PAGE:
The Checkout

Spring Forward and Check Your Smoke Alarms

It's time to check your smoke alarms and carbon monoxide detectors. You should be doing this at least once a year and the U.S. Consumer Product Safety Commission usually recommends you do so when you reset your clocks, either when we spring forward to Daylight Savings Time or in the fall, when we revert to standard time zones.

So, if you didn't check these essential household protection devices over the weekend, take time to do so this week. Replace the batteries if you didn't in the fall and test them to make sure they are working. In fact, you should test your smoke and CO alarms every month, the CPSC advises. And you should make sure there's an alarm on every level of your home, outside each sleeping area and inside each bedroom.

And how old are those alarms? Some manufacturers recommend you replace smoke alarms every 10 years and CO alarms every 5. Why? Their sensors can degrade from age and environmental contamination, the CPSC says.

Also remember, if your family has small children, you should come up with additional fire-safety strategies, including escape plans and practice drills, because recent studies have indicated that children younger than 16 may not always be awakened by smoke alarms. Some manufacturers are starting to address that issue, offering alarms that can record a parent's voice on the theory that children would be more likely to respond. (At my house, I'm not sure that would work--my voice is the LAST thing my kids want to hear. But then again they're older than 16, which may explain everything). Meanwhile the CPSC is researching ways to improve the alarm's audibility for children and hearing-impaired adults.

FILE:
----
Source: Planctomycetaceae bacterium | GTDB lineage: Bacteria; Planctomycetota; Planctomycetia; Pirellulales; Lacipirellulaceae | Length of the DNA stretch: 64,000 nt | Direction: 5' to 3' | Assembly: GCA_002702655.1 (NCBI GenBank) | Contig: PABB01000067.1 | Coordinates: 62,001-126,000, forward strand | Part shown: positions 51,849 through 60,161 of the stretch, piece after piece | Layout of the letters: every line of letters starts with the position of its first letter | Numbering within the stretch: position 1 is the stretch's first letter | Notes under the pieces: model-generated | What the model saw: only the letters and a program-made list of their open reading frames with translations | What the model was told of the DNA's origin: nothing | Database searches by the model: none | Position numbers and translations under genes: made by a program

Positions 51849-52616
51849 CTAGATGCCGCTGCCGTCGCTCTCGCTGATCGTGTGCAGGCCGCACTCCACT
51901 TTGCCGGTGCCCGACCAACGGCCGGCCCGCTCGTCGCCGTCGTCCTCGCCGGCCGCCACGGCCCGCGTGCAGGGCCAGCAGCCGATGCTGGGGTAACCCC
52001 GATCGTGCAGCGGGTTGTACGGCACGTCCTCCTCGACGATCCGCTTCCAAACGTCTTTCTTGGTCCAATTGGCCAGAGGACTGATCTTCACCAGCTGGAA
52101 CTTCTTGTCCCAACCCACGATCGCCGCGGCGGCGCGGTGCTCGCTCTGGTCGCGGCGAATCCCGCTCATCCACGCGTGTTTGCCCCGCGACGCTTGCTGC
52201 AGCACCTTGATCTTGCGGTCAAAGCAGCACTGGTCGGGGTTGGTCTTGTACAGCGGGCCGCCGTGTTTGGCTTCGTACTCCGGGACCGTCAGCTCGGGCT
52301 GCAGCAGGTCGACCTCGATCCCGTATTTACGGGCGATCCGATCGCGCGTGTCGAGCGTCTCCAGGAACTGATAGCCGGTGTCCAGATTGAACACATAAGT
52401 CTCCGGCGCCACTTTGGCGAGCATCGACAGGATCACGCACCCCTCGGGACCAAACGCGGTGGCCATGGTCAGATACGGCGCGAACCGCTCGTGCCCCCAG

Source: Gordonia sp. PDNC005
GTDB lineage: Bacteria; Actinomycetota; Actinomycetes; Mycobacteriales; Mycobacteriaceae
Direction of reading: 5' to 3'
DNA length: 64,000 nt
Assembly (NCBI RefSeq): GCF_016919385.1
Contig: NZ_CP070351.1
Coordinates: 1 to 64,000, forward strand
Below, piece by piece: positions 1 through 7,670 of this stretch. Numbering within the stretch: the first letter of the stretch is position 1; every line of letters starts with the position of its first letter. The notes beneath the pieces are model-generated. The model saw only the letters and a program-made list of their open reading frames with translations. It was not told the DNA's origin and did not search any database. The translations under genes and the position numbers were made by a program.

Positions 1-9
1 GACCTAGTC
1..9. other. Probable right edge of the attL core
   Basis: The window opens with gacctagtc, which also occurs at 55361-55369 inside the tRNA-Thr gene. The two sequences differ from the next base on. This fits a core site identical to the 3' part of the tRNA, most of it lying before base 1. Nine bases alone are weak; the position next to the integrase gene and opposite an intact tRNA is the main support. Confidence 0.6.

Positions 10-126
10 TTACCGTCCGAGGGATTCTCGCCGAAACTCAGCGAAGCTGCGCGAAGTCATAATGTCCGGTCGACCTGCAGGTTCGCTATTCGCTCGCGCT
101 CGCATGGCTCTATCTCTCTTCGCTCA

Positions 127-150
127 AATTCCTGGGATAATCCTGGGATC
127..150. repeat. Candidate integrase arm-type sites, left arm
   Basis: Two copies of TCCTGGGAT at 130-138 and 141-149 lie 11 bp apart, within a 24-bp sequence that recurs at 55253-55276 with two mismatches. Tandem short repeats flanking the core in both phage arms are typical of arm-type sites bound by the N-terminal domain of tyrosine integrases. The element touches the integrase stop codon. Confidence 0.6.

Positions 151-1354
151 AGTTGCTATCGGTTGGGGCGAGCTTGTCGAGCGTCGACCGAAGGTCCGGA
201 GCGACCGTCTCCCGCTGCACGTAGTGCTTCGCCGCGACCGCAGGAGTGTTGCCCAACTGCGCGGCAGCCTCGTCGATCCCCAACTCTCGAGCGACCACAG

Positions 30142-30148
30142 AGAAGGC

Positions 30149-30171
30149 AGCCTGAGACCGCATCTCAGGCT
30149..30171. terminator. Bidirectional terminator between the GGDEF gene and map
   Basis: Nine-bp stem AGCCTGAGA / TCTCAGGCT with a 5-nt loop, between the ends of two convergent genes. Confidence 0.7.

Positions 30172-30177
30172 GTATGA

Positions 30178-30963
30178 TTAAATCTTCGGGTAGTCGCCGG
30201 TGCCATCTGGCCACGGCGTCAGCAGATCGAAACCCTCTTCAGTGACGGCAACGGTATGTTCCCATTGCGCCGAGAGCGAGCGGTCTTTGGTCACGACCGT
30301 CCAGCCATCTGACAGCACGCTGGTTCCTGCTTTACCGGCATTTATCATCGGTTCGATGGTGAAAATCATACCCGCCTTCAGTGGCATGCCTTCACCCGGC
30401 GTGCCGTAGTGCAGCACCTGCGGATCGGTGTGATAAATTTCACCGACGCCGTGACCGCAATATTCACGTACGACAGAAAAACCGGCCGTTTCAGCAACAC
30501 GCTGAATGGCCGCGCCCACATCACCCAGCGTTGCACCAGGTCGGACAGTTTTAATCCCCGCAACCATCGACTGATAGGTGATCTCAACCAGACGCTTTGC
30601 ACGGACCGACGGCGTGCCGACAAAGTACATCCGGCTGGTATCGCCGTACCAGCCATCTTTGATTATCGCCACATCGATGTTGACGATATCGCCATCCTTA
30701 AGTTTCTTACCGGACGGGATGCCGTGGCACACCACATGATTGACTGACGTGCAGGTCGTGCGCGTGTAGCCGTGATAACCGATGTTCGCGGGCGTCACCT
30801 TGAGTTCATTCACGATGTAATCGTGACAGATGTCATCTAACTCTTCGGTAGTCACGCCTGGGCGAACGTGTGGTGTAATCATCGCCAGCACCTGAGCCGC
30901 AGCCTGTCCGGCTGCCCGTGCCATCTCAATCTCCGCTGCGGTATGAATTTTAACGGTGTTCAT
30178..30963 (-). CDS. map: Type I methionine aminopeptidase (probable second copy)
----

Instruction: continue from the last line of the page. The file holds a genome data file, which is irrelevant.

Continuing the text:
By  |  April 3, 2006; 7:00 AM ET Consumer Tips
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Comments

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I think comments of that length shouldn't be allowed. And che, do you have the copyright holder's permission to post the entire article here? I think not.

Posted by: Wow | April 3, 2006 10:03 PM

Che has been reprimanded on other washington post blogs for posting these unrelated and lengthy articles. One blog has taken to editing these "comments" from Che by removing the article and just leaving a link. Looks like that would be helpful here, too.

Posted by: Anon | April 4, 2006 9:44 AM

Oh, the heck with that, just ban him. I moderate a lot of online discussions in other venues, trust me, it can be done.

(Spam posts stay up for days, yet they edited my comment when I used the phrase "what really yanks my pubes". I understand the latter, but not the former, or the two taken as a whole. Maybe by quoting myself here they'll start paying more attention to Caroline's blog comments.)

Posted by: The Cosmic Avenger | April 4, 2006 1:54 PM

The che comment in this string (and in others) has been deleted.

Posted by: washingtonpost.com | April 4, 2006 3:41 PM

And the "business" spam, too! Thank you, WashingtonPost.com! *clapclapclap*

Posted by: The Cosmic Avenger | April 5, 2006 11:59 AM

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